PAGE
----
“El cerdo Ibérico” is not the pink chubby character of Looney Tunes, but a big black hairless hog with a long snout and spindly legs. Even its hooves are black, giving us the phrase, “pata negra” at “la charcutería”.
Its domestication began during the Neolithic period and by the time of the Roman Empire, la scrofa domestica had become a documented part of the local diet. During La Reconquista, especially the 13th Century, farmers fenced off their land from marauding nomads. The defense of these areas led to the term, “la dehesa”. Technically translated as “pasture” or meadow,” it is an entire ecosystem centered around the Holm and Cork Oak Trees.
The large branches provide the shade for the goats, cattle and sheep that graze in the spring and summer, the wood for fires in winter and the sap for cork. But it is the acorn, “la bellota”, that falls to the ground in autumn which gives the Iberian pig its black hoof and unique taste.
Bigger and rounder than its Serrano cousin; young, neutered and spayed; male and females, are released in October to forage la dehesa for these antitoxin rich acorns. “La montanera” (the fattening) comes to an end by February and if the pigs have doubled in size, it was a good year.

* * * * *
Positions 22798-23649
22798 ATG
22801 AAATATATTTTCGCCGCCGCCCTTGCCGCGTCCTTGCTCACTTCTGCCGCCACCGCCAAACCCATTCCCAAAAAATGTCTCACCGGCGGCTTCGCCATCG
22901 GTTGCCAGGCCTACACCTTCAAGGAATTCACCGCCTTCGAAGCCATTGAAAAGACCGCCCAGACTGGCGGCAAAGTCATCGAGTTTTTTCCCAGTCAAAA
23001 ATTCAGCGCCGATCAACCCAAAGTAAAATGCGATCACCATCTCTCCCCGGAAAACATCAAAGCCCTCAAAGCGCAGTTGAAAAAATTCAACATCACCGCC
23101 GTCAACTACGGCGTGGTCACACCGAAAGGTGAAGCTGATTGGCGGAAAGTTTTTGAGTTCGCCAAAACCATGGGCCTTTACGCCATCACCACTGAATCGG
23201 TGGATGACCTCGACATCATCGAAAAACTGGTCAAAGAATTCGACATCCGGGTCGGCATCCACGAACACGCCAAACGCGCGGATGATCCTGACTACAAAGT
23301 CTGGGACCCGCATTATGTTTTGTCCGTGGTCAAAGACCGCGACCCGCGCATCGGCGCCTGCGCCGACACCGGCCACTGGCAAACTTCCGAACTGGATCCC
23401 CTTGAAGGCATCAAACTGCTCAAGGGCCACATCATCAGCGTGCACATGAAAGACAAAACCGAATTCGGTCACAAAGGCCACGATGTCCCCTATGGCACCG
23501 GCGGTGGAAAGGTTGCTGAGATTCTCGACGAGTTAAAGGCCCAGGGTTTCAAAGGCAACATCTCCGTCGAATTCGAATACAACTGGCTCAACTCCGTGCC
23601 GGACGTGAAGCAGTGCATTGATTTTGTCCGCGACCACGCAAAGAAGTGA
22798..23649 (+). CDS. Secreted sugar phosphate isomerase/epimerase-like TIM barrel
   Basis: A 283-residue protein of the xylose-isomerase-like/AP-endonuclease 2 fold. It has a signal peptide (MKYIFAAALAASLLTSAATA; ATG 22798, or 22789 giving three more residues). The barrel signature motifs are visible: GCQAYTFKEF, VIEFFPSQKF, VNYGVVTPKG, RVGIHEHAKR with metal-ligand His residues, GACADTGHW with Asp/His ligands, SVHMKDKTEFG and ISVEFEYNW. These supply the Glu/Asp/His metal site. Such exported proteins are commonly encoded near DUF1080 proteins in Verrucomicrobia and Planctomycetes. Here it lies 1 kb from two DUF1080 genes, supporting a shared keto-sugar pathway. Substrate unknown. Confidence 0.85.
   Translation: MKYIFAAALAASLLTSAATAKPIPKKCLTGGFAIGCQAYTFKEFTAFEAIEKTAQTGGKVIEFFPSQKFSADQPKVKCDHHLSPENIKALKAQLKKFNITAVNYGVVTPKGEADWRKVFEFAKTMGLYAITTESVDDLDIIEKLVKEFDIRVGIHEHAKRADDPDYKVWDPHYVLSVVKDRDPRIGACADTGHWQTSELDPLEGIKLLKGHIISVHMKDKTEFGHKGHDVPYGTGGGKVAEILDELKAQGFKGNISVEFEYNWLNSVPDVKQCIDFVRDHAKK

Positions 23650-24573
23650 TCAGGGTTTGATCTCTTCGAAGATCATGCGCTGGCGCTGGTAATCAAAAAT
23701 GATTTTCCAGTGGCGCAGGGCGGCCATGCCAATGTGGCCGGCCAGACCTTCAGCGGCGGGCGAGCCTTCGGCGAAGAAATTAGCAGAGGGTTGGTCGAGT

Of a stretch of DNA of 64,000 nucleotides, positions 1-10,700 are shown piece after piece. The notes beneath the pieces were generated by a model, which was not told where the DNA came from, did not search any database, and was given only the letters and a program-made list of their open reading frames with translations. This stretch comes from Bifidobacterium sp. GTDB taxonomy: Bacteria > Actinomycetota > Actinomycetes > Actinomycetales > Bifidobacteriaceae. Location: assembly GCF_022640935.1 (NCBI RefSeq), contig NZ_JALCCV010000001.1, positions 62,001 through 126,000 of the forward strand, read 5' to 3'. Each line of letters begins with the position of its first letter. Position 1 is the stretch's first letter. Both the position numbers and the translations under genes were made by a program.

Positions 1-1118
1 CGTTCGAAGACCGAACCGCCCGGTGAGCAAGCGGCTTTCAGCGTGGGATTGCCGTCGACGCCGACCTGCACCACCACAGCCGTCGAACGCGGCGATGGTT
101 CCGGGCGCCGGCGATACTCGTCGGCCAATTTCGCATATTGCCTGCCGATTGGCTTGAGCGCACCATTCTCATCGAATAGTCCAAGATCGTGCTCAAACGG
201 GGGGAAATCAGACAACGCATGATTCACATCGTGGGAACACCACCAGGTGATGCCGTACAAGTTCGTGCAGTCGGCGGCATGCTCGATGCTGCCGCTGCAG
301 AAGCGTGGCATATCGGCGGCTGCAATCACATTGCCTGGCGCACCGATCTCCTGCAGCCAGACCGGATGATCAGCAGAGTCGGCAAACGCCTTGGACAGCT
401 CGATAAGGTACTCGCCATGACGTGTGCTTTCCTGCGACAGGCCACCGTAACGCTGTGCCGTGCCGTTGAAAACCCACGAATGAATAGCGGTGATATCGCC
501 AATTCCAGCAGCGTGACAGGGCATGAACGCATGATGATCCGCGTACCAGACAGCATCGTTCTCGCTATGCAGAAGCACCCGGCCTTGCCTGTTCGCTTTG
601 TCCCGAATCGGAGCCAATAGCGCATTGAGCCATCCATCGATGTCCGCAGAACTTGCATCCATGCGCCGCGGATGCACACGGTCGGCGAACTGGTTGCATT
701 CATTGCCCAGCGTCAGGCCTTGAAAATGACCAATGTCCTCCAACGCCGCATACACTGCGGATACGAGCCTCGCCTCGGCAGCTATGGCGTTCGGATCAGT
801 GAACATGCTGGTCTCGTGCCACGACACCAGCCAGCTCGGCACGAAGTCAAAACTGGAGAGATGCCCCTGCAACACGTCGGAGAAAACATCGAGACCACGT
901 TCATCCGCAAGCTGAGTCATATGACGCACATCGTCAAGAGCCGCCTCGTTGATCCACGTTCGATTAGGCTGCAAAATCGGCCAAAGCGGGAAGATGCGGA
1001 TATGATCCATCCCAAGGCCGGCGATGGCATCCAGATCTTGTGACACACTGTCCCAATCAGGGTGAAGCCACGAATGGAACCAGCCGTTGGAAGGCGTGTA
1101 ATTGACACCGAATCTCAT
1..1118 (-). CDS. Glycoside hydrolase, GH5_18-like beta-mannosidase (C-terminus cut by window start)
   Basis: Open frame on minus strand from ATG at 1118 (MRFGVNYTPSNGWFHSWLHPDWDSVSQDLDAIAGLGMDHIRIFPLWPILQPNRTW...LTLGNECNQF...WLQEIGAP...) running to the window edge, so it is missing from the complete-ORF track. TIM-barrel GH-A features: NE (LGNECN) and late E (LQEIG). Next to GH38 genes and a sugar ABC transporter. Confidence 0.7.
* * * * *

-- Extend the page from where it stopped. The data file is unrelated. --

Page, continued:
“La matanza” is the time of sacrifice. Traditionally the entire family chips in to preserve the meat. Chorizo, salchichón and morcilla sausages are made then and there, choice cuts set aside for dinner. The fatty legs, both front and back, are packed in sea salt and hung to dry for a few weeks, the windows open, to let the wintry mountain air seep into the skin and muscles below.
Superficie de dehesa en España
The arrival of spring and summer makes the salted ham sweat, bacteria slipping from the legs of ham. The meat dehydrates, then chills with coming autumn and winter. The original heft of the pig means that it can go through this annual curing process two times, often more. All the while saturated fat drips from the hanging legs which are now half the size.
The antitoxins in the acorn diet are never lost and become one with the dark red meat. The fat in the white veins, not the type to clog the arteries, but to cleanse them as it is packed with HDL cholesterol and oleic acid. The taste, no longer bland pork in need of mint sauce or a fryer, but jamón, eaten raw to savor the textures and flavors, a glass of beer or wine to whet the palate before another chewy bite.
Learn the language needed to order meat at a market, then see them put into action in our game, “Paco Says”.